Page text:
Taken from a passage in the Biblical Book of Isaiah, the group changed their name to Destiny’s Child in 1993. Together, they performed in local events and, after four years on the road, the group was signed to Columbia Records in late 1997. That same year, Destiny’s Child recorded their major label debut song “Killing Time”, for the soundtrack to the 1997 film, Men in Black. The following year, the group released their self-titled debut album, spawning hits such as “No, No, No”. The album established the group as a viable act in the music industry, amassing moderate sales and winning the group three Soul Train Lady of Soul Awards. The group rose to stardom after releasing their multi-platinum second album The Writing’s on the Wall in 1999. The record featured some of the group’s most widely known songs such as “Bills, Bills, Bills”, “Jumpin’ Jumpin'” and “Say My Name”, which became their most-successful song at the time, and would remain as one of their signature songs. “Say My Name” won Best R&B Performance by a Duo or Group with Vocals and Best R&B Song at the 43rd Grammy Awards. The Writing’s on the Wall sold more than 15 million copies worldwide.
Along with their commercial successes, the group became entangled in much-publicized turmoil involving the filing of a lawsuit by Luckett and Roberson for breach of contract. The issue was heightened afterMichelle Williams and Farrah Franklin appeared in the video of “Say My Name”, implying that Luckett and Roberson had already been replaced. Eventually, Luckett and Roberson left the group. Franklin would eventually fade from the group after five months, as evidenced by her absences during promotional appearances and concerts. She attributed her departure to negative vibes in the group resulting from the strife. After settling on their final lineup, the trio recorded “Independent Women Part I”, which appeared on the soundtrack to the 2000 film, Charlie’s Angels. It became their best-charting single, topping theBillboard Hot 100 for eleven consecutive weeks. The success cemented the new lineup and skyrocketed them to fame. Later that year, Luckett and Roberson withdrew their case against their now-former band mates, while maintaining the suit against Mathew, which ended in both sides agreeing to stop public disparaging.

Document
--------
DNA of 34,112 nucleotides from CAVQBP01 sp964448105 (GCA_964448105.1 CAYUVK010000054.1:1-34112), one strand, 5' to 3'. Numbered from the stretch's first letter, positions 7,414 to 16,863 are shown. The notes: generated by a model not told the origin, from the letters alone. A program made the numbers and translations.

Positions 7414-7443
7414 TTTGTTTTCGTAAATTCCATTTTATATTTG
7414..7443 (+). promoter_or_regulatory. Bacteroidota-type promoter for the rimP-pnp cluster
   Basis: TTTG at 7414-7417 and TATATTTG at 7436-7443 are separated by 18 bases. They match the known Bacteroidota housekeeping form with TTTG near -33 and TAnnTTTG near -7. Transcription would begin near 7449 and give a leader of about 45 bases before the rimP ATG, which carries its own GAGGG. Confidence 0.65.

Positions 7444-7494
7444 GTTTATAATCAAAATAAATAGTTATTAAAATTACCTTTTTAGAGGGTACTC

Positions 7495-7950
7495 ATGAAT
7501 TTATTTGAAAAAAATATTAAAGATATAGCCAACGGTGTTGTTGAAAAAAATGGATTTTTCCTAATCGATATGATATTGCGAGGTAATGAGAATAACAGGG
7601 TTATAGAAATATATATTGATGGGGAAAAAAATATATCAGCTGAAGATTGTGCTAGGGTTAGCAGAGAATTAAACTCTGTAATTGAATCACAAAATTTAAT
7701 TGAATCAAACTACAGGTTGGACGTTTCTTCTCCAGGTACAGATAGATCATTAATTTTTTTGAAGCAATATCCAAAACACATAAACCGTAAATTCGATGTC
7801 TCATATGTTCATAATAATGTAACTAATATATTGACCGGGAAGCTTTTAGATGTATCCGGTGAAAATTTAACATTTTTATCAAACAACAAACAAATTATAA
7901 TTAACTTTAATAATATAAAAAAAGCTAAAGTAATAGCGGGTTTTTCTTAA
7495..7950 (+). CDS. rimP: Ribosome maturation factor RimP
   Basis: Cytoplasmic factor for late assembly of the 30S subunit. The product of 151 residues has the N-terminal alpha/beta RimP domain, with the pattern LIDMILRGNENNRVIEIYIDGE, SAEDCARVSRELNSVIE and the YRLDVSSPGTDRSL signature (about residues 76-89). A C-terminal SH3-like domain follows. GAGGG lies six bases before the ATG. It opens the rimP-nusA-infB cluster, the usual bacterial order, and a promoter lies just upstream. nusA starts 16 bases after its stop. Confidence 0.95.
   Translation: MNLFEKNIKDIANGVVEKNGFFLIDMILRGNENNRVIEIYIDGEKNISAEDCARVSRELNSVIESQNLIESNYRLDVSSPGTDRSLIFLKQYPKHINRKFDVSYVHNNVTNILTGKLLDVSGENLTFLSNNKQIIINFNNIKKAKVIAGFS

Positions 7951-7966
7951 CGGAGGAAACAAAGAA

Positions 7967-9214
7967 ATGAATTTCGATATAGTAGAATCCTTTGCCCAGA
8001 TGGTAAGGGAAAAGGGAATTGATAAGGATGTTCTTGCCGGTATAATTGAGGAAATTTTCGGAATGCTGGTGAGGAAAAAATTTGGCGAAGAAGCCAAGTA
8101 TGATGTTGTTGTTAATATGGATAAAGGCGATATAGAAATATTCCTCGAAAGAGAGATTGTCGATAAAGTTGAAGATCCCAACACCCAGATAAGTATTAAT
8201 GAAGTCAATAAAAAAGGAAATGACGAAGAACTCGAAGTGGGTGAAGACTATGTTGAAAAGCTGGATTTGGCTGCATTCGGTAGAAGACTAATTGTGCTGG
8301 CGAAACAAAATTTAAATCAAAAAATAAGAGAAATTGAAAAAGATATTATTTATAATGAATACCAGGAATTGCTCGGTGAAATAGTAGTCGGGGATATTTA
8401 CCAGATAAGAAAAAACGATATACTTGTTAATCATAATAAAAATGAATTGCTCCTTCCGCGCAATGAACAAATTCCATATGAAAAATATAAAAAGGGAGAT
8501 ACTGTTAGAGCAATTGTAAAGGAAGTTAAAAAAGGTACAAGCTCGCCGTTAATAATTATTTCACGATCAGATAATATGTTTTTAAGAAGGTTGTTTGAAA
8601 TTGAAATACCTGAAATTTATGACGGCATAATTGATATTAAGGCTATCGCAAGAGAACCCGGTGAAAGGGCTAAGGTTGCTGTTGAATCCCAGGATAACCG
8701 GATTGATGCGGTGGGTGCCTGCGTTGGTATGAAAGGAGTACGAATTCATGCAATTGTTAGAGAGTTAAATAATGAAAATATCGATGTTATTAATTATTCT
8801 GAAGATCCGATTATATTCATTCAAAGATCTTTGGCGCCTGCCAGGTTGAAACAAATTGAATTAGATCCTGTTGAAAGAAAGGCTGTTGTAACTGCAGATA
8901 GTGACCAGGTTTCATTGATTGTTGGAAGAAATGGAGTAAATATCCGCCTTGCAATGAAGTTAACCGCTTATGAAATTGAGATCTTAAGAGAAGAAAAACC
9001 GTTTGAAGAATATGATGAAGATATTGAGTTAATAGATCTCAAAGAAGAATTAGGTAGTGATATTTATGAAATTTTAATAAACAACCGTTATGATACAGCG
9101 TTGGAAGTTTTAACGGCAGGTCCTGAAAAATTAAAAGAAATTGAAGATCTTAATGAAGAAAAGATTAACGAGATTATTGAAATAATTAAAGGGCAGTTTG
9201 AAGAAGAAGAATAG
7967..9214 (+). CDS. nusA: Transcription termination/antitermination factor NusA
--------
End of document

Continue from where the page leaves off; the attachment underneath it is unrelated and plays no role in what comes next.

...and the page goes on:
Later that year, while Destiny’s Child was completing their third album Survivor, Rowland appeared on the remix of Avant’s single “Separated”. Survivor, which channeled the turmoil the band underwent, spawned itslead single of the same name, which was a response to the experience. The song went on to win a Grammy Award for Best R&B Performance by a Duo or Group with Vocals. The themes of “Survivor”, however, caused Luckett and Roberson to refile their lawsuit; the proceedings were eventually settled in June 2002. Meanwhile, the album was released in May 2001, debuting at number one on the USBillboard 200 with first-week sales of 663,000 copies sold. To date, Survivor has sold over twelve million copies worldwide, over forty percent of which were sold in the US alone. The album also spawned the number-one hit “Bootylicious”. After releasing their remix album This Is the Remix in 2002, the group announced their temporary break-up to pursue solo projects.